The Ceaselessness Of Exploration: Destroying the Old World

“We shall not cease from exploration
And the end of all our exploring
Will be to arrive where we started
And know the place for the first time.”

― T.S. Eliot, Little Gidding

Justine Leonhardt. Plane Over Vancouver. 2006. JPEG. 

I had heard the quote by Eliot before, but the first time I became truly aware of what it meant was at a hostel in Florence, a place that really should have been called ‘hostile’ for the frat-boy chanting that had to be endured until 4 AM. The lines, from one of Eliot’s Four Quartets poems, were painted on the orange wall of the staircase in big white letters, as if the idea they formed was addressing me from some distant future when I would know exactly where I was, when the meaning of what it is to explore and leave behind has been extracted and the momentary fear long left in the dust.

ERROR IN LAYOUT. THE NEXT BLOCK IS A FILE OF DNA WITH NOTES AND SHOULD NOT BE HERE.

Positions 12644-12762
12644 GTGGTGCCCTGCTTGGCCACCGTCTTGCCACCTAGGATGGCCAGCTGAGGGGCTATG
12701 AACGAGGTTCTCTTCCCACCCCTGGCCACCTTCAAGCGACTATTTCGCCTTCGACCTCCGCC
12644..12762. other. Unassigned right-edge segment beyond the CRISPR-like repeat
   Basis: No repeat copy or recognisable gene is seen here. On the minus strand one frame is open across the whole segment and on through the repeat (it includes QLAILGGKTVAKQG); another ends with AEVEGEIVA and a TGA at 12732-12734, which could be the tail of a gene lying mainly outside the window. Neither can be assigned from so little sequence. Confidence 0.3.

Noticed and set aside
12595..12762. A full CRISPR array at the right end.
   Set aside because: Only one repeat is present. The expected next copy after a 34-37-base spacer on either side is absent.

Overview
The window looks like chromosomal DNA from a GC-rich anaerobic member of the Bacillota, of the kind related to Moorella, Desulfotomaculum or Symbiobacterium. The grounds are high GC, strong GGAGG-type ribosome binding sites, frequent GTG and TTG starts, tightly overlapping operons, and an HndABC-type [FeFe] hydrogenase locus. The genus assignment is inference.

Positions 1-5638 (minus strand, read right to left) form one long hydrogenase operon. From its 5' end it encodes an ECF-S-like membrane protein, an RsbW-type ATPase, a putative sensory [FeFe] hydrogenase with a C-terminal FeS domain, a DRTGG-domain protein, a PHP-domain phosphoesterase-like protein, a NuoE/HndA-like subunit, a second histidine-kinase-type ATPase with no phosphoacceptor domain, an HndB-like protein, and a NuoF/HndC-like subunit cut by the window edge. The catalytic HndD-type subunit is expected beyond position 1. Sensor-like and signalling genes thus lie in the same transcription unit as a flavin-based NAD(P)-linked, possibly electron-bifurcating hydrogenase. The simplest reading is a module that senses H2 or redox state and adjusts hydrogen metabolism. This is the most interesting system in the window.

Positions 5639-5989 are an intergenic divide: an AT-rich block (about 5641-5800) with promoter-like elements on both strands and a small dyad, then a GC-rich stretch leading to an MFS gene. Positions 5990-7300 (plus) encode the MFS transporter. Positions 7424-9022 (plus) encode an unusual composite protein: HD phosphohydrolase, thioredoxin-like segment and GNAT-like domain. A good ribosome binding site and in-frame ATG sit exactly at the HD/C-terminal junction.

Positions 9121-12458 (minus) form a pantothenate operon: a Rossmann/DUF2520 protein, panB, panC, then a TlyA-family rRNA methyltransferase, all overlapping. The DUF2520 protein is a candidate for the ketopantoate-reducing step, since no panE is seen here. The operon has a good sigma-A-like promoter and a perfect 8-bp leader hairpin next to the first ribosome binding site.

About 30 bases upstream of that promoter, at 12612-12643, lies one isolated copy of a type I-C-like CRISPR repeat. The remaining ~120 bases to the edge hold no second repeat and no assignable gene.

At the time, I was at the beginning of a long journey. While I had already endured arriving at Rome at 5 AM to confusion, and hustle and bustle, and mental breakdown, there were so many other things – in hindsight – that were to come. The beauty of the moment, sometimes, is the lack of preparedness and the instance of faith. But the difficulty, often, is a thing we would rather not discuss, choosing instead to think of it has something to be endured and then filed away. The feeling of emptiness and futility can come along often when there is upheaval in life, when we are facing the open and unknown path, just as it does when we awake at 3:30 AM in a darkness that has yet to abate.

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